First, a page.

- Pseudotumor cerebri
- Increased pressure within the brain in the absence of a tumor. Symptoms may include headache, nausea, vomiting, pulsating intracranial noises, singing in the ears, double vision, loss of visual accuracy, and even blindness. It is most common in women between the ages of 20 and 50. The cause is usually not known. The condition is associated sometimes with the use of tetracycline, nalidixic acid, nitrofurantoin, phenytoin, lithium, and amiodarone, and the overuse of vitamin A. Diagnosis is by brain imaging and
* * *pseudotumor cer·e·bri -'ser-ə-.brī n an abnormal condition that is characterized by increased intracranial pressure, headaches of varying intensity, and papilledema without any demonstrable intracranial lesion and that tends to occur in overweight women from 20 to 50 years of age called also benign intracranial hypertension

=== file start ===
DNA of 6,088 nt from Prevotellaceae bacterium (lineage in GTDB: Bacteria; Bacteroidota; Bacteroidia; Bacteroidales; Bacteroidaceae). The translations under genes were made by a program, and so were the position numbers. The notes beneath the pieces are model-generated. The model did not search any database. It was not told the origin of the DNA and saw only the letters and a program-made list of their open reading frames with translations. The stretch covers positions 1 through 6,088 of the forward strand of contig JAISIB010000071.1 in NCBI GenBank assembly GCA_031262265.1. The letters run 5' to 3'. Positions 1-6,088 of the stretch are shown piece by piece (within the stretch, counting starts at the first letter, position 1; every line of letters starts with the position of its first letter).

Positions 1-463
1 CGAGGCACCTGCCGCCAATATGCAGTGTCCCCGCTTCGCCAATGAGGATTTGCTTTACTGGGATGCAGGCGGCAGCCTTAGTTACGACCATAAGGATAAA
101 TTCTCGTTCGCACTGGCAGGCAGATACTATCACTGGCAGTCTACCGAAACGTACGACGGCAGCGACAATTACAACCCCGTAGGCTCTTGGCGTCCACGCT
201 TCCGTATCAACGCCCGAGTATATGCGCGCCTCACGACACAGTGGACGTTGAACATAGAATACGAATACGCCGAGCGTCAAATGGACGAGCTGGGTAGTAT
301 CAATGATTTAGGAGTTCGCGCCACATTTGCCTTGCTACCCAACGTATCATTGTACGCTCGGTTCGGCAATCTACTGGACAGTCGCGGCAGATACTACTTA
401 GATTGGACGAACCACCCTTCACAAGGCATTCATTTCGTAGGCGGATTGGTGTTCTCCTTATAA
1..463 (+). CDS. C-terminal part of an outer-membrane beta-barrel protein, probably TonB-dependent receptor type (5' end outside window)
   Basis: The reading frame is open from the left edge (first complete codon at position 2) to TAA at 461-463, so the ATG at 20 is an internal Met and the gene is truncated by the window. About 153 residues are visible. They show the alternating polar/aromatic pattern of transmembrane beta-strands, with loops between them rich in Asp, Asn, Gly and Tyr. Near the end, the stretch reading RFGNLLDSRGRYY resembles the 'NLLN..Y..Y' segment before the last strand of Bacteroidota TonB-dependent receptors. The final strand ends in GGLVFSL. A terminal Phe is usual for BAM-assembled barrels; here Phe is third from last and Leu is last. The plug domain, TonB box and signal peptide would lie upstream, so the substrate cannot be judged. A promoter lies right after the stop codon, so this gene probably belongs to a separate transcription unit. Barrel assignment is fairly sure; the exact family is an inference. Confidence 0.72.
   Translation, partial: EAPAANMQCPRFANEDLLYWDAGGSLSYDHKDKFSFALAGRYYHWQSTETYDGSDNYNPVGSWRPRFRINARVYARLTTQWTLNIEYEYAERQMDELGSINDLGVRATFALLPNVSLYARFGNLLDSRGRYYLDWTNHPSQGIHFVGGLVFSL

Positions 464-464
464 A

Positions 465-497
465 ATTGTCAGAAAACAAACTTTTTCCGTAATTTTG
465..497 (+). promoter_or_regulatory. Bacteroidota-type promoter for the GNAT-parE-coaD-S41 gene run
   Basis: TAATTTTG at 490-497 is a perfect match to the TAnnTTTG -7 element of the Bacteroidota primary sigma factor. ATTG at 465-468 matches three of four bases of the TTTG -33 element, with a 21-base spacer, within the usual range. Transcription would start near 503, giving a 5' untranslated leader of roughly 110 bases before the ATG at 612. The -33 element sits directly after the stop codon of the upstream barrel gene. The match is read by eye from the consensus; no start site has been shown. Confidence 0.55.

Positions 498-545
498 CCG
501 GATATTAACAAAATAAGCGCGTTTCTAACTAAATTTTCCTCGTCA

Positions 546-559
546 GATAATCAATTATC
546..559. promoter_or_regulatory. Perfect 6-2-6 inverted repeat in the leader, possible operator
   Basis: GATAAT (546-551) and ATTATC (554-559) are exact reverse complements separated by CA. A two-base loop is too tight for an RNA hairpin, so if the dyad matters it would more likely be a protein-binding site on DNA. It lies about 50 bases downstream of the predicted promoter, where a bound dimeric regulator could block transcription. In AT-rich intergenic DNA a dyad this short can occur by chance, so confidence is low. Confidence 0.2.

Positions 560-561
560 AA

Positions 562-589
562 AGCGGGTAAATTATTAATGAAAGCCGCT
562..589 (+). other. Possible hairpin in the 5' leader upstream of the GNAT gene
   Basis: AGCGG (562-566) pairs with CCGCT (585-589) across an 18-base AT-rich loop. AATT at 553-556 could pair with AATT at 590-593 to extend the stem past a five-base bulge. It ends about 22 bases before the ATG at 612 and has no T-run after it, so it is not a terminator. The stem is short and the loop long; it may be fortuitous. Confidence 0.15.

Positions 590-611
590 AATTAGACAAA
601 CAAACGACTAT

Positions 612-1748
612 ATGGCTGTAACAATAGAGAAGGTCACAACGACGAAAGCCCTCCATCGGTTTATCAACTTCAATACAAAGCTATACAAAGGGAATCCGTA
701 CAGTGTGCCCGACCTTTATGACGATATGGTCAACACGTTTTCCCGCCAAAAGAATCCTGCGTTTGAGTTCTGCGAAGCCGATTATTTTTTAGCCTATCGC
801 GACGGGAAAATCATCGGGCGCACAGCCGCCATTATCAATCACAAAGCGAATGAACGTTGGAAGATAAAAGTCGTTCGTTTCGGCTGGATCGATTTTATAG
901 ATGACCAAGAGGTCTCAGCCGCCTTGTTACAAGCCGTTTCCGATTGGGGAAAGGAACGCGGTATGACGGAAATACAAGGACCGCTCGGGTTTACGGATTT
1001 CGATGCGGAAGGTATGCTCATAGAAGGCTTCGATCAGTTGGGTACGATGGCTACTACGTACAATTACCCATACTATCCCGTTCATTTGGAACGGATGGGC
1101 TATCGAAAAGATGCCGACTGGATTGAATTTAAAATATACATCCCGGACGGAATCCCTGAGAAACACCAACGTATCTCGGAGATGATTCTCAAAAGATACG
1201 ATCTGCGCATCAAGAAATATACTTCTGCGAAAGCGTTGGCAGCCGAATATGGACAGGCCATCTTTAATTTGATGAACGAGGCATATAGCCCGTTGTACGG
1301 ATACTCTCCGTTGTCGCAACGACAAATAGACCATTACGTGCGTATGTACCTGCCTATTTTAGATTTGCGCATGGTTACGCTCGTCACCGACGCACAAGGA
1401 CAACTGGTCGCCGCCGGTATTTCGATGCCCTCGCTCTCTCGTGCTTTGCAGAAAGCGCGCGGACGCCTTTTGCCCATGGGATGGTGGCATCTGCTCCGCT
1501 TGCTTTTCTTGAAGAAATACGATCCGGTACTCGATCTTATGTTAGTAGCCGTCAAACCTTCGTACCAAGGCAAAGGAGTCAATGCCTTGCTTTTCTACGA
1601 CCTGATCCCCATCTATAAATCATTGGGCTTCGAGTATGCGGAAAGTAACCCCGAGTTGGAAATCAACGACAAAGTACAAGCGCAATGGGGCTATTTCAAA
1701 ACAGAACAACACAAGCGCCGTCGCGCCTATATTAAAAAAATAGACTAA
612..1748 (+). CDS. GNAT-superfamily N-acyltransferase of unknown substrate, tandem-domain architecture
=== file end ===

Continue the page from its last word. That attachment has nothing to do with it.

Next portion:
* * *a condition of raised intracranial pressure with normal cerebrospinal fluid, in the absence of an intracranial mass, hydrocephalus, or other identifiable cause; symptoms include headache, nausea, vomiting, papilledema, and sometimes pulsatile tinnitus. Called also benign or idiopathic intracranial hypertension.
Medical dictionary. 2011.